How to deal with the monstrous realization that reality is not what we imagine it to be? Not through conventional means. You know how the police and the military are always called in to stop the monsters, but their bullets and missiles have no effect? Conventional law enforcement and military actions are only effective under the laws of conventional reality. Once those laws have been repealed: Your bullets are useless against me, mortals! Ah ha ha!


Monster-movie scientists with their bubbling beakers are updated versions of witches and druids with bubbling cauldrons — earlier figures, that is to say, onto whom the rest of us displaced our anxiety about the reality of reality. This anxiety has a long historical precedent: Gnostic movements dating back to the third century after Christ claimed that humans are divine souls trapped in a material reality (created by an imperfect god, the Demiurge) that is not merely an inferior simulacrum of a higher-level reality, but an evil prison for its deluded inhabitants. Scientists, in 20th-century pop culture, were charged with the task of (a) figuring out the truth about reality, and (b) rescuing us from this invisible prison. But inevitably, they failed at both.

The scientist’s work of analyzing reality as we perceive it seems to makes no sense. Everyone can see that the sun revolves the Earth, so why investigate this fact? Starting with the discovery that the Earth revolves around the sun, scientific investigations have made us more, not less anxious, about the realness of reality. We are made up of mostly empty space! There are black holes that warp the fabric of space-time! Space-time is a fabric? Our monsters — the Other to our Same — reflect our ever-increasing horror about reality itself: giant bugs and animals that want to destroy our cities, tiny bugs and animals that want to destroy our cities, aliens that invade from outer space, aliens that invade from the inside out, not to mention legions of undead zombies who are getting faster all the time.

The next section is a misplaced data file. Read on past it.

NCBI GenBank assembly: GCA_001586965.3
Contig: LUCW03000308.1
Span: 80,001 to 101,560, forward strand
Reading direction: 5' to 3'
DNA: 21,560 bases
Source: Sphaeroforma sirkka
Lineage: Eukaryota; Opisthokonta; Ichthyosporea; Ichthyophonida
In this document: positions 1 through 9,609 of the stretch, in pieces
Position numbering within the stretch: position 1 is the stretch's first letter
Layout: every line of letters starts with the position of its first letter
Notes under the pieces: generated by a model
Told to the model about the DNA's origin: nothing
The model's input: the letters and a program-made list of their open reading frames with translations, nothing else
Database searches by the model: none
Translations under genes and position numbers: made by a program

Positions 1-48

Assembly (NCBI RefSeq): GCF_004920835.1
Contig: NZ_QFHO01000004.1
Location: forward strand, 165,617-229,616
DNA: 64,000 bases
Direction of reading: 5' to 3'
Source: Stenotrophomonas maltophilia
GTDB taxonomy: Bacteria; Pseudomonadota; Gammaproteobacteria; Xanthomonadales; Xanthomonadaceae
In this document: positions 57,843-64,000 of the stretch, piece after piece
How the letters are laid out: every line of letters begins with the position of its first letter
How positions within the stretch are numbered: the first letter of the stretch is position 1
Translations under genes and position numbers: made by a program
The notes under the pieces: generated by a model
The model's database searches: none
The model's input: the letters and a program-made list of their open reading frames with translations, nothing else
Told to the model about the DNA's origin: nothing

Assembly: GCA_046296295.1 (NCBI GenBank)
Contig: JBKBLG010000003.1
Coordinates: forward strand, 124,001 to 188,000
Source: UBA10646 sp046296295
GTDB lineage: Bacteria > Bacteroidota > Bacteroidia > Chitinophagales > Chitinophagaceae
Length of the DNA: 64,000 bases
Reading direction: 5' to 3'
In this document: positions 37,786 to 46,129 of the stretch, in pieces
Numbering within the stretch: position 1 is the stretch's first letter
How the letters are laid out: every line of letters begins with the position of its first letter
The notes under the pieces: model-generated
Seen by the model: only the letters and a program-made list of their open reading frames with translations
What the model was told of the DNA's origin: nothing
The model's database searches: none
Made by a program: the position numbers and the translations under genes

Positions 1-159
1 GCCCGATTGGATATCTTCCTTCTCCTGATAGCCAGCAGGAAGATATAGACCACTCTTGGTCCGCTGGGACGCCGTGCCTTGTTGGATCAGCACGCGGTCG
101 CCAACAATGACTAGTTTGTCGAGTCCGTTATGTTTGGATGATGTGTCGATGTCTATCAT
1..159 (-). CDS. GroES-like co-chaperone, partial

Fear of the Other may be epistemological in origin, but it has very real social and political consequences. Who are those people who look and act differently? How can we believe anything they say — including, “We come in peace?” Since we can’t really know anyone, might not everyone we know be Other? In that case, might not everyone we know be a… Monster, run for your lives!

And what about you? Why do monsters want to kill you? Why should you care if they do kill you; what’s so important about living? What’s the meaning of life — yours, or generally speaking? Are you sure? How do you know? You don’t, really — and that’s terrifying, too. Meaninglessness is aggressive and unstoppable, and you’re its target. As Jean-Paul Sartre might say, meaninglessness itself is a… Monster, run for your lives!


Read-outs, Uncanny